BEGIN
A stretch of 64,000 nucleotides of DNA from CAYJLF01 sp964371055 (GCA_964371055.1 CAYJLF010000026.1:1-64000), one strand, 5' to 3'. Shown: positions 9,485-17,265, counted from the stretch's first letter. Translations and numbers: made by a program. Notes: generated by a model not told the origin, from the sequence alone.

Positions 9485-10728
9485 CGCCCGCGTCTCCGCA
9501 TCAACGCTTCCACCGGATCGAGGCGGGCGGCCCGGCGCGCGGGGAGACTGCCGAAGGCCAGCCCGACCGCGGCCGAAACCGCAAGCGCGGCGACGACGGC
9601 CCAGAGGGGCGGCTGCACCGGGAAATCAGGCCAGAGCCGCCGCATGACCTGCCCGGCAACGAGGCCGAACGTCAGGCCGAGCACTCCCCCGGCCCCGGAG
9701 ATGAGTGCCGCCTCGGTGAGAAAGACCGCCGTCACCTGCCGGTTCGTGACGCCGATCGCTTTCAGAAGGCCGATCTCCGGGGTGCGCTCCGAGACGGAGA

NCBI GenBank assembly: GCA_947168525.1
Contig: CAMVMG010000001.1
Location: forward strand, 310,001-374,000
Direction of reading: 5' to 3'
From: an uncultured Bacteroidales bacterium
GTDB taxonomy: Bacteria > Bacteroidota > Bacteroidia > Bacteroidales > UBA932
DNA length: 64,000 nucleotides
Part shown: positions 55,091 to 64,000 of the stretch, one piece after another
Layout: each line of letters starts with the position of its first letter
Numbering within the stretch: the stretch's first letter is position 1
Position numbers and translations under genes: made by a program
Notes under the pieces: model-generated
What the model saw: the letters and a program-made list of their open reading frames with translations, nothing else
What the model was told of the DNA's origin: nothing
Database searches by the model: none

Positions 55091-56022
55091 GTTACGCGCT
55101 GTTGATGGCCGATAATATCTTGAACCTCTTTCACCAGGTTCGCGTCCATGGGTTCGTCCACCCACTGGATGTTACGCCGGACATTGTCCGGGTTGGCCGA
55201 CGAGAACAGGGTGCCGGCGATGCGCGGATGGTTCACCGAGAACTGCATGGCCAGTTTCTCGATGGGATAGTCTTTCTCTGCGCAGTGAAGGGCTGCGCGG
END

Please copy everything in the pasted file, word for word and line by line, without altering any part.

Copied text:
A stretch of 64,000 nucleotides of DNA from CAYJLF01 sp964371055 (GCA_964371055.1 CAYJLF010000026.1:1-64000), one strand, 5' to 3'. Shown: positions 9,485-17,265, counted from the stretch's first letter. Translations and numbers: made by a program. Notes: generated by a model not told the origin, from the sequence alone.

Positions 9485-10728
9485 CGCCCGCGTCTCCGCA
9501 TCAACGCTTCCACCGGATCGAGGCGGGCGGCCCGGCGCGCGGGGAGACTGCCGAAGGCCAGCCCGACCGCGGCCGAAACCGCAAGCGCGGCGACGACGGC
9601 CCAGAGGGGCGGCTGCACCGGGAAATCAGGCCAGAGCCGCCGCATGACCTGCCCGGCAACGAGGCCGAACGTCAGGCCGAGCACTCCCCCGGCCCCGGAG
9701 ATGAGTGCCGCCTCGGTGAGAAAGACCGCCGTCACCTGCCGGTTCGTGACGCCGATCGCTTTCAGAAGGCCGATCTCCGGGGTGCGCTCCGAGACGGAGA

NCBI GenBank assembly: GCA_947168525.1
Contig: CAMVMG010000001.1
Location: forward strand, 310,001-374,000
Direction of reading: 5' to 3'
From: an uncultured Bacteroidales bacterium
GTDB taxonomy: Bacteria > Bacteroidota > Bacteroidia > Bacteroidales > UBA932
DNA length: 64,000 nucleotides
Part shown: positions 55,091 to 64,000 of the stretch, one piece after another
Layout: each line of letters starts with the position of its first letter
Numbering within the stretch: the stretch's first letter is position 1
Position numbers and translations under genes: made by a program
Notes under the pieces: model-generated
What the model saw: the letters and a program-made list of their open reading frames with translations, nothing else
What the model was told of the DNA's origin: nothing
Database searches by the model: none

Positions 55091-56022
55091 GTTACGCGCT
55101 GTTGATGGCCGATAATATCTTGAACCTCTTTCACCAGGTTCGCGTCCATGGGTTCGTCCACCCACTGGATGTTACGCCGGACATTGTCCGGGTTGGCCGA
55201 CGAGAACAGGGTGCCGGCGATGCGCGGATGGTTCACCGAGAACTGCATGGCCAGTTTCTCGATGGGATAGTCTTTCTCTGCGCAGTGAAGGGCTGCGCGG